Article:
You can also choose your wall art and the little nick-nacks on your desk or table. With all this freedom, you can create a very personal and excellent working environment that is a pleasure to work in. When you are happy doing your work, you will inevitably do better work.

Con #1: We Move a Lot Less

When we commute to a place of work, there is movement involved. Many people commute using public transport, which means walking to the bus stop or train station. Then, there is the movement at lunchtime when we go out to buy our lunch. Working in a place of work requires us to move more.

Unfortunately, working from home naturally causes us to move less and this means we are not burning as many calories as we need to.

Moving is essential to our health and if you are working from home you need to become much more aware of your movement. To ensure you are moving enough, make sure you take your lunch breaks. Get up from your desk and move. Go outside, if you can, and take a walk. And, of course, refrain from regular trips to the refrigerator.

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Con #2: Less Human Interaction

One of the nicest things about bringing a group of people together to work is the camaraderie and relationships that are built over time. Working from home takes us away from that human interaction and for many, this can cause a feeling of loss.

Humans are a social species—we need to be with other people. Without that connection, we start to feel lonely and that can lead to mental health issues.

Zoom and Microsoft Teams meeting cannot replace that interaction. Often, the interactions we get at our workplaces are spontaneous. But with video calls, there is nothing spontaneous—most of these calls are prearranged and that’s not spontaneous.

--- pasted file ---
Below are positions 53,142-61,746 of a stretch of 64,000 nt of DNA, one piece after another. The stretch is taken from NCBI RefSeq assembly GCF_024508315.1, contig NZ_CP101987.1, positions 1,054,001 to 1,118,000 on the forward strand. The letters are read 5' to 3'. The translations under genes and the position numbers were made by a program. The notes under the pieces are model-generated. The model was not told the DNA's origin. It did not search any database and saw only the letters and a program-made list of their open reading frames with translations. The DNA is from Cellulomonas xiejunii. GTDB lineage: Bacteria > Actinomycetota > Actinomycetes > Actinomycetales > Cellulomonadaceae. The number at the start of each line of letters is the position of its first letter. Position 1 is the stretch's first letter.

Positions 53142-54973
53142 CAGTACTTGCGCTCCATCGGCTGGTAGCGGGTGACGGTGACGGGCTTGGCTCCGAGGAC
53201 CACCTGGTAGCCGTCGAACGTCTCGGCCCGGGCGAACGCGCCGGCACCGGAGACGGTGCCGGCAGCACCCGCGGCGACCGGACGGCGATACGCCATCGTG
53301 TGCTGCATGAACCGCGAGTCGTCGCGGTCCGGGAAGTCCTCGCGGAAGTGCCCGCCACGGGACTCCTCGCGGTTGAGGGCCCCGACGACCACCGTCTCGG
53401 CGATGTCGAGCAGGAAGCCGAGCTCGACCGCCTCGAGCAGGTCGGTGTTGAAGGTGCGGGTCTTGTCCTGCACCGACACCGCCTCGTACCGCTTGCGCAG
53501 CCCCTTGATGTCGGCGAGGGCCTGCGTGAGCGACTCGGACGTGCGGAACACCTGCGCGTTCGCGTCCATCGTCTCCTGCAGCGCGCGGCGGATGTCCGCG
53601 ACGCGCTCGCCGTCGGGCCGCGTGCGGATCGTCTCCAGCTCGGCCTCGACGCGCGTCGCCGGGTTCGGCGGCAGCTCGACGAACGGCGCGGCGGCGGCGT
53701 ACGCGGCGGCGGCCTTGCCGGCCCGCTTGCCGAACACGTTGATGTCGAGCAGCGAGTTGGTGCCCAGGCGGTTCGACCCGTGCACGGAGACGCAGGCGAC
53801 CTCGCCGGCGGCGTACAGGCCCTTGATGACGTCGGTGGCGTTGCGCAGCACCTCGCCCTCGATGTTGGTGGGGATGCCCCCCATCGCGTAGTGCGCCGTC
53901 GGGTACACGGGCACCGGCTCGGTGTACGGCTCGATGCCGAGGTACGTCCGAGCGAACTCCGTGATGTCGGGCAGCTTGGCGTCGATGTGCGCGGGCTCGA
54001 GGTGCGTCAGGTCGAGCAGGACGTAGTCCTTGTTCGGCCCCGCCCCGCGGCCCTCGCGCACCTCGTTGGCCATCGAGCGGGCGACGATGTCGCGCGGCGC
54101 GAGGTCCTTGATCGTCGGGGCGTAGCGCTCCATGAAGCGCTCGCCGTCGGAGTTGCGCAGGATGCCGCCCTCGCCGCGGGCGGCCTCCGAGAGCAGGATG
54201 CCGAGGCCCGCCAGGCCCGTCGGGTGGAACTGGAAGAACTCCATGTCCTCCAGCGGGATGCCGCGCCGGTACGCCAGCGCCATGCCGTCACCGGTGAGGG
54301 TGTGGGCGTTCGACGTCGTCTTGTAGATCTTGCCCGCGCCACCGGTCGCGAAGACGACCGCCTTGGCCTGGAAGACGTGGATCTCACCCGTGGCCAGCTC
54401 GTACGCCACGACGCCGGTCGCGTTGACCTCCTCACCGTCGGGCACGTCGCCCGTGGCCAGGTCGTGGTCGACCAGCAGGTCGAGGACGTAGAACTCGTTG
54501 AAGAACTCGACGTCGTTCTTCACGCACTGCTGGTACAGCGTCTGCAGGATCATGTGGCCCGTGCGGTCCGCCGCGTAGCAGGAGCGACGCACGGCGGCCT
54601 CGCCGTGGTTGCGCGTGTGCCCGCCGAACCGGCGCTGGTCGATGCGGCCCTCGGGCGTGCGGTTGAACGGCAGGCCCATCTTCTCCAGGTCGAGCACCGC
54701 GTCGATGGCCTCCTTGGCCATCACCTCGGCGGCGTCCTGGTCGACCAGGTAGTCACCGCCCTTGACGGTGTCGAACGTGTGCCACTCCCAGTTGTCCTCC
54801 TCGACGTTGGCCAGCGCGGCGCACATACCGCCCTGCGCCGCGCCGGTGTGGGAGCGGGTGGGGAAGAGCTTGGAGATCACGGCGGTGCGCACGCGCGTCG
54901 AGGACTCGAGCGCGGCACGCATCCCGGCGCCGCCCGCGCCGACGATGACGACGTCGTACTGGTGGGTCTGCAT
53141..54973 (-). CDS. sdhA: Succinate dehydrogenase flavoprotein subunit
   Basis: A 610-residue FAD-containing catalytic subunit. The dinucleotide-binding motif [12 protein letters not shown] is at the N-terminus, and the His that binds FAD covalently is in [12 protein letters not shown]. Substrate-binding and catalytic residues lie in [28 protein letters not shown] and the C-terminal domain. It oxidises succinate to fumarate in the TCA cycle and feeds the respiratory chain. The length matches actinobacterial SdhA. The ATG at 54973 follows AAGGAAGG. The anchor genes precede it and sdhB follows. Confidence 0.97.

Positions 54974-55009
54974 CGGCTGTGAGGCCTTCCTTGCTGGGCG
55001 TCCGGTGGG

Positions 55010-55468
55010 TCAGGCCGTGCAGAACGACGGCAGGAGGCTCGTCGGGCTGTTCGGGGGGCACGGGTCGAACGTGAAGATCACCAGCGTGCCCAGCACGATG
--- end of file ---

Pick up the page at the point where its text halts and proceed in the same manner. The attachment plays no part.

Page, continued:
This lack of spontaneous interaction can also reduce a team’s ability to develop creative solutions—there’s just something about a group of incredibly creative people coming together in a room to thrash out ideas together that lends itself to creativity.

While video calls can be useful, they don’t match the connection between a group of people working on a solution together.

Con #3: The Cost of Buying Home Office Equipment

Not all companies are going to provide you with a nice allowance to buy expensive home office equipment. 100% remote companies such as Doist (the creators of Todoist and Twist) provide a $2,000 allowance to all their staff every two years to buy office equipment. Others are not so generous.

This can prove to be expensive for many people to create their ideal work-from-home workspace. Many people must make do with what they already have, and that could mean unsuitable chairs that damage backs and necks.

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For a future that will likely involve more flexible working arrangements, companies will need to support their staff in ways that will add additional costs to an already reduced bottom line.

Con #4: Unique Distractions

Not all people have the benefit of being able to afford childcare for young children, and this means they need to balance working and taking care of their kids.

For many parents, being able to go to a workplace gives them time away from the noise and demands of a young family, so they could get on with their work. Working from home removes this and can make doing video calls almost impossible.

To overcome this, where possible, you need to set some boundaries. I know this is not always possible, but it is something you need to try. You should do whatever you can to make sure you have some boundaries between your work life and home life.

Final Thoughts

Working from home can be hugely beneficial for many people, but it can also bring serious challenges to others.

We are moving towards a new way of working. Therefore, companies need to look at both the pros and cons of working from home and be prepared to support their staff in making this transition. It will not be impossible, but a lot of thought will need to go into it.

More About Working From Home

Featured photo credit: Standsome Worklifestyle via unsplash.com

Reference